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ATHENS, Ga. -- Against South Carolina and especially against Arkansas, the Georgia offense lit it up.

In the first half of Saturday's 20-13 loss to LSU, the Bulldogs simply stunk it up. Playing their worst half of the season and one of the worst of Mark Richt's coaching tenure, Georgia managed just one first down and 49 yards.

"We definitely had a rough first half offensively, to say the least," Richt said. "We didn't get much of anything done and were fortunate to only be down 6-0."

The scoreless first half was the first by Georgia since last year's loss to Alabama, when the Crimson Tide rang up a 31-0 lead before winning 41-30. The Bulldogs got their 49 yards on 18 plays and had the ball for only nine minutes and 18 seconds.

LSU had only two first-half field goals despite amassing 236 yards on 42 plays and having 20:42 in possession time.

"There were a lot of plays we could have made at a bunch of different positions," Bulldogs quarterback Joe Cox said. "There were some balls I could have thrown better, and we didn't run the ball well. We talked about how we wanted to really hurt them in the running game, and it just wasn't happening in the first half."

Said offensive coordinator Mike Bobo: "I'd say it was a rough day. We played hard and fought even though we were struggling a little bit, but give LSU credit. They came out and stopped what we were doing. We made some plays at the end, but obviously it wasn't enough."

Cox completed 3 of 9 passes in the first half for 31 yards, with 27 going to A.J. Green late in the first quarter to account for Georgia's only first down. Starting tailback Richard Samuel had 11 yards on four first-half carries, while backup Caleb King's four carries went for 5 yards.

The Bulldogs went three-and-out to start the game before LSU took its first possession 54 yards on six plays to reach the Georgia 9-yard line. A third-and-4 pass from Jordan Jefferson intended for tight end Richard Dickson was intercepted in the end zone by Brandon Boykin, but Boykin ran the ball out and was stopped at the 2.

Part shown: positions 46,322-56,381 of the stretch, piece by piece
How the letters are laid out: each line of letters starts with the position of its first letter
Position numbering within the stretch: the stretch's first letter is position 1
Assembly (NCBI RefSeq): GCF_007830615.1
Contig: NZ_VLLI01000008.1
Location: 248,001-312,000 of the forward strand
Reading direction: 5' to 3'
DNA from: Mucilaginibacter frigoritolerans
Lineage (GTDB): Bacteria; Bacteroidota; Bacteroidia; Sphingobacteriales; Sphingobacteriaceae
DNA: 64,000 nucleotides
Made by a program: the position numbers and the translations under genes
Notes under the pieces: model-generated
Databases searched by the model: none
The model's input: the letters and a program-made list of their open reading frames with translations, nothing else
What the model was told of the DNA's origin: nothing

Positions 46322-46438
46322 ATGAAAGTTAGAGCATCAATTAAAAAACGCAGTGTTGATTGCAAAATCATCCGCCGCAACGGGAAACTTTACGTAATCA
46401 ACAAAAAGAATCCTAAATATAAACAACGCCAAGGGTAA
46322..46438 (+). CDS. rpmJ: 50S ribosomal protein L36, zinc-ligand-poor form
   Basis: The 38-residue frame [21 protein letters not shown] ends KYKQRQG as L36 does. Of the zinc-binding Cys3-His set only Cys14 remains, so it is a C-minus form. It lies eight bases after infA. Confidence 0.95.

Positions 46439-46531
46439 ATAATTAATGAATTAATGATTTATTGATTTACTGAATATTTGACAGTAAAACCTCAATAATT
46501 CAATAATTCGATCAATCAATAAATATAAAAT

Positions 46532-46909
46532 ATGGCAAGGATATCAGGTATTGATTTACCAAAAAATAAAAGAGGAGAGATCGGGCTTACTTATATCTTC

Two King rushes got the ball out to the 5 before Cox dropped back in the end zone and threw deep for Green, who had beaten cornerback Patrick Peterson around midfield and the safety coverage as well. Had the two connected, it could have been the longest touchdown strike in school history, but Green couldn't catch up to Cox's throw.

"I saw it kind of late," Green said. "I saw it at the last minute and couldn't get my feet under it to get a good dive in."

Cox thought Green had it, adding, "It was a bad feeling, because you never know what that might have done to the game."

With 10 minutes remaining before halftime, Georgia faced a third-and-8 at its 34. Cox handed off to Samuel around right end for a gain of 2 yards, which brought out the boo birds for the first time all season at Sanford Stadium.

There would be more in the fragmented first half.

"A lot of times you might run the ball on third down, and people have no clue that there is nobody at all up in the box for run support," Cox said. "If you block it right, there is no one to tackle the back, and you can get 30 yards. It's just one of those things where if it works, people think you are geniuses.

"But we know the fans expect to see us succeed, and we weren't succeeding in the first half."

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